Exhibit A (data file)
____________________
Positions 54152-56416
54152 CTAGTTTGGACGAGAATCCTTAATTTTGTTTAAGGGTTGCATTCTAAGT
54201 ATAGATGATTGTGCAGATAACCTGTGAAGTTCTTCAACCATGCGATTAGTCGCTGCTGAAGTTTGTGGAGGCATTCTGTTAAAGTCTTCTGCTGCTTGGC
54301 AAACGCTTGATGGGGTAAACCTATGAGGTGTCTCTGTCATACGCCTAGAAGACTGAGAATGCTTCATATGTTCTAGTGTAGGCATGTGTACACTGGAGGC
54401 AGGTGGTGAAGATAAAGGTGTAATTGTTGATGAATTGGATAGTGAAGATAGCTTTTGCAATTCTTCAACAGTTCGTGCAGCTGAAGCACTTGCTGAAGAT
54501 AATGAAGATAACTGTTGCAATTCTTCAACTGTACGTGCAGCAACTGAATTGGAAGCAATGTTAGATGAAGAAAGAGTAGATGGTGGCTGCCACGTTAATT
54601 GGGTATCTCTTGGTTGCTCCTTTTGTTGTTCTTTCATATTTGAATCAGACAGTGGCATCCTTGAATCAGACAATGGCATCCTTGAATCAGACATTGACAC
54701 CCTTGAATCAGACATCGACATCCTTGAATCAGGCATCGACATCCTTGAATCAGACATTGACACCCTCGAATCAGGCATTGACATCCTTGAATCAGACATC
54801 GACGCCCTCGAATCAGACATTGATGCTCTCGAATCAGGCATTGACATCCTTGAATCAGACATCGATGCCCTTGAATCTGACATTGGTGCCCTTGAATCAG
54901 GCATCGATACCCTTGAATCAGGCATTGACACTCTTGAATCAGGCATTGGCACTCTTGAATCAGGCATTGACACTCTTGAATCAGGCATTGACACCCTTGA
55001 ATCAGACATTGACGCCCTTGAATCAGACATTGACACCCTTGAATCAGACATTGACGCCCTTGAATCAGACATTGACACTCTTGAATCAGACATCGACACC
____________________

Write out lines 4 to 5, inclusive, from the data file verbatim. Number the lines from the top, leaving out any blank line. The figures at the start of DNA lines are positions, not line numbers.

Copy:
54301 AAACGCTTGATGGGGTAAACCTATGAGGTGTCTCTGTCATACGCCTAGAAGACTGAGAATGCTTCATATGTTCTAGTGTAGGCATGTGTACACTGGAGGC
54401 AGGTGGTGAAGATAAAGGTGTAATTGTTGATGAATTGGATAGTGAAGATAGCTTTTGCAATTCTTCAACAGTTCGTGCAGCTGAAGCACTTGCTGAAGAT